Where Sony and Samsung appear to be favoring camera designs that often have a sci-fi appearance—sleek camera bodies and minimal buttons and dials—Fujifilm's new 16-megapixel X-E1 takes another tack, harking back to cameras that sport lots of controls and a chunkier, more boxy form. At the very least, it's a strategy that distinguishes Fujifilm from other camera makers, appealing to those who like sturdy-looking products.
The X-E1 is actually a smaller version of another, more expensive mirrorless model with a retro design that Fujifilm announced earlier this year: the X-Pro1. The X-E1 is also a mirrorless SLR-like camera; it's smaller than an SLR, but has a large sensor and accepts interchangeable lenses, the Fujinon XF-series.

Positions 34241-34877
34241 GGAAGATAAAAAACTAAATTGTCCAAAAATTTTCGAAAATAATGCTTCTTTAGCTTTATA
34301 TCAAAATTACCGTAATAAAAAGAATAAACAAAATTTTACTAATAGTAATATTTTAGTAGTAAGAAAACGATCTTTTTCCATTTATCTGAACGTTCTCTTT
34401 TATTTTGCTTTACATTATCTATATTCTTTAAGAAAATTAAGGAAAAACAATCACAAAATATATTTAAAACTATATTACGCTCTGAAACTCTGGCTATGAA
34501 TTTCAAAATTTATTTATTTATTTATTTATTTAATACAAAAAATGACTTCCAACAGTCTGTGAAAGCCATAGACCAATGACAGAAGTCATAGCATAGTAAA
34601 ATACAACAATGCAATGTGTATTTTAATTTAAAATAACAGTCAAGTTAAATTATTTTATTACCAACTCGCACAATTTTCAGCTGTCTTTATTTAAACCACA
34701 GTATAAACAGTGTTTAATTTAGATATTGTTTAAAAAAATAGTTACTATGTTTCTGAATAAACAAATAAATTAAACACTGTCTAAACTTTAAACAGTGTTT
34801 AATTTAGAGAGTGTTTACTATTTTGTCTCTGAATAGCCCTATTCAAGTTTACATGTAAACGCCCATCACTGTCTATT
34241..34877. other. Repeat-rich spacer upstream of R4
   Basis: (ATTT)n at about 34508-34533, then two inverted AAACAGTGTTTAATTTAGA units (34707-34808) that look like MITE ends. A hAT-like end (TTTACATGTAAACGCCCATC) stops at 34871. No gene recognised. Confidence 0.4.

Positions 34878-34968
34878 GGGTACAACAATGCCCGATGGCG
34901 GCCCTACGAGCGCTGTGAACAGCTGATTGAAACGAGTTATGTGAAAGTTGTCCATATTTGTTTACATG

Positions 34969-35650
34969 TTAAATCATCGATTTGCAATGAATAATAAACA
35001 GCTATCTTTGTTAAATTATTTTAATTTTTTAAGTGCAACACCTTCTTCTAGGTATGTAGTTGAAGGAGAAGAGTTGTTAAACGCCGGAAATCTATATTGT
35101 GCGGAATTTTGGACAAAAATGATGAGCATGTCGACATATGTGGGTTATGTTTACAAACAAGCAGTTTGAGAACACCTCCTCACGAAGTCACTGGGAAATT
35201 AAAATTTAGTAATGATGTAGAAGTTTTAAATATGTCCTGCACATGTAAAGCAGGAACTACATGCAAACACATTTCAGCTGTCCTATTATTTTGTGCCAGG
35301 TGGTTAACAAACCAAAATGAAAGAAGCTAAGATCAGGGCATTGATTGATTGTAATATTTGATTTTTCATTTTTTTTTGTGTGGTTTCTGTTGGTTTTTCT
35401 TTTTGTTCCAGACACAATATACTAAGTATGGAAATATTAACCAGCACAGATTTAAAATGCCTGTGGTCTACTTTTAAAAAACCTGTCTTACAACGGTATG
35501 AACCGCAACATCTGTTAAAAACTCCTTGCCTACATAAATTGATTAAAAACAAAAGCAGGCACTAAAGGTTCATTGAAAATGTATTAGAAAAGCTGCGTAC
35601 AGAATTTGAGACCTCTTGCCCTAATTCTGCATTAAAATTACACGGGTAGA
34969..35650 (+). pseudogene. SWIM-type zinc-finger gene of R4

The camera also includes an OLED electronic viewfinder (with 2.4 million dots), which should make it quite sharp, as well as a rubberized grip, and it can capture video at 1080p (24 frames per second). It also has a 2.8-inch LCD (460,000 dots), a pop-up flash, and a top ISO of 25,600. Like most models in its class, it can capture RAW files and has a hot shoe for attaching an external strobe.
Fujifilm also unveiled a new XF-series, 14mm f/2.8 prime lens, $900. An 18-55mm kit lens will be sold separately for $700. The X-E1 will be available in November for $1,000 (body only) and $1,400 with the 18-55mm f/2.8-4 kit lens.
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